The government continues the appalling practice of detaining pregnant women, most of whom are seeking safety and protection in the United States. Following an official policy change by Immigration and Customs Enforcement (ICE), immigrant rights organizations filed a Freedom of Information Act (FOIA) request this week demanding the agency release critical information about its use of detention for pregnant women.
The request is vital given that the Trump administration announced a new directive, thereby ending the agency’s prior practice of generally releasing pregnant women from immigration detention. The policy, which was dated December 2017 but not publicly released until March 2018, also eliminated reporting requirements previously in effect.
Even before the administration issued the new Pregnancy Directive, this alarming practice had been on the rise. For example, the experiences of pregnant women were documented in a complaint the American Immigration Council and other organizations submitted to the Office for Civil Rights and Civil Liberties in September 2017.
That complaint highlights the cases of ten women who report being ignored and denied adequate medical care even in emergencies, such as when they experienced pain, bled and—in some instances—eventually suffered a miscarriage. Sadly, these experiences are not isolated events.
Given the immense obstacles that detention presents for pregnant individuals—in conjunction with the need for specialized support and medical care—the treatment of pregnant women in ICE custody is a matter of widespread media and public interest that must be urgently addressed. Earlier last month, over 275 organizations submitted a letter to Tom Homan, acting director of ICE, urging him to reinstate robust reporting requirements to ensure oversight of the detention system and to cooperate with ongoing investigations by government oversight agencies regarding conditions for pregnant women in detention.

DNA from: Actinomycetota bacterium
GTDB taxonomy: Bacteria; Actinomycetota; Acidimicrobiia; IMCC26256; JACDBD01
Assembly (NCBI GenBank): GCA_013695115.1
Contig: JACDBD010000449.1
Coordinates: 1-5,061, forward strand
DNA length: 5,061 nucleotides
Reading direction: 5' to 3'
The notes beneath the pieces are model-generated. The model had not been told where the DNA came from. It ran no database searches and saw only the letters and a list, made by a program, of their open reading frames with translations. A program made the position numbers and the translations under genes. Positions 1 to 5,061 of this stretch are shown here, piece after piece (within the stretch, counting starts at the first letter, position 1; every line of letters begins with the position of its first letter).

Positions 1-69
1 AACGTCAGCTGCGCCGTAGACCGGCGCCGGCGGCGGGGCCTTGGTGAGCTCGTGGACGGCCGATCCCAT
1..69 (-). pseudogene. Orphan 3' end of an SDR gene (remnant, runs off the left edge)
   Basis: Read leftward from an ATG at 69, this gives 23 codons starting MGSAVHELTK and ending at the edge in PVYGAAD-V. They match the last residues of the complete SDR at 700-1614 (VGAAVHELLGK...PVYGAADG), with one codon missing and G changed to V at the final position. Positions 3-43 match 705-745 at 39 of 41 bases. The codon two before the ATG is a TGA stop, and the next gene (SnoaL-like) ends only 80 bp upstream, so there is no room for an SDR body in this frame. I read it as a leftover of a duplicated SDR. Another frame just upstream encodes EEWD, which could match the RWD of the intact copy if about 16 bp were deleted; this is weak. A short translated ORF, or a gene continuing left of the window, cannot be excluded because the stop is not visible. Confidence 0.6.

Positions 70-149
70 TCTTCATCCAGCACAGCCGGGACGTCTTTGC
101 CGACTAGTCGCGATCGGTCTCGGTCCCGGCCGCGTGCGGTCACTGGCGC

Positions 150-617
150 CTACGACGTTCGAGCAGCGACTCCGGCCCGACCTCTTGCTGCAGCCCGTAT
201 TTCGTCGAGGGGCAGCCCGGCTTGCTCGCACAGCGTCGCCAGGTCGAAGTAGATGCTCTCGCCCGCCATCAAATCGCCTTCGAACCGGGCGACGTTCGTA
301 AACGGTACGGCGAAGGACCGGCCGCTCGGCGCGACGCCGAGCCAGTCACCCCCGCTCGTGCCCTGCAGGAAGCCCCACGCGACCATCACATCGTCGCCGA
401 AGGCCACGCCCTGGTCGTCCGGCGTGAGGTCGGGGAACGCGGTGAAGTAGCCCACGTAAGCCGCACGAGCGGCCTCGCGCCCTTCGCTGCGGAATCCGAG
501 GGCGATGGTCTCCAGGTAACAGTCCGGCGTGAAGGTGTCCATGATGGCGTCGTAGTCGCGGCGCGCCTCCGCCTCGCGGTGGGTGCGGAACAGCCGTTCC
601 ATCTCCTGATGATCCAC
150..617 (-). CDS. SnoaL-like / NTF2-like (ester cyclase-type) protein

The FOIA request filed this week by the American Immigration Council, American Civil Liberties Union, and the Women’s Refugee Commission asks the government for records detailing its recent change to presumptively detain pregnant individuals and related methods, policies, and data.
Specifically, the request seeks answers about the health and safety of pregnant women in custody as well as the decisions made by the federal government to detain them. There is little publicly-available information about the government’s practices, but a full response to this request would reveal how many pregnant individuals ICE has had in its custody in recent years as well as where they were detained, for how long, how many times they were transferred, and case outcomes.
Advocates are particularly concerned about a potential uptick of pregnant individuals being deported directly from detention. The request asks for this data, which would illuminate the numerous implications of detaining pregnant individuals. There is existing evidence that pregnant individuals face additional barriers in presenting their case in immigration court, and detention only exacerbates these challenges.
There is concern that by making it more difficult for pregnant individuals to be released from detention—and ignoring the proven alternatives—these vulnerable individuals may be deported in violation of their right to due process, and in some instances, back to the very harm they fled.
Medical experts share this concern. In calling on ICE to reverse its policy decision, major medical organizations including the American Academy of Pediatrics, American Academy of Family Physicians, and American College of Obstetricians and Gynecologists stated, “Pregnant women and adolescents should have access to high levels of care, care that is not available in these facilities. The conditions in [Department of Homeland Security] facilities are not appropriate for pregnant women or children.”
This matter deserves a robust solution, and urgently. As the request states, “Delay in the disclosure of information about the treatment of pregnant women in ICE custody could prevent abuses from coming to light and being corrected, thereby increasing the chances of avoidable injuries or even deaths in the future.”
FILED UNDER: Department of Homeland Security, featured, FOIA, Immigration and Customs Enforcement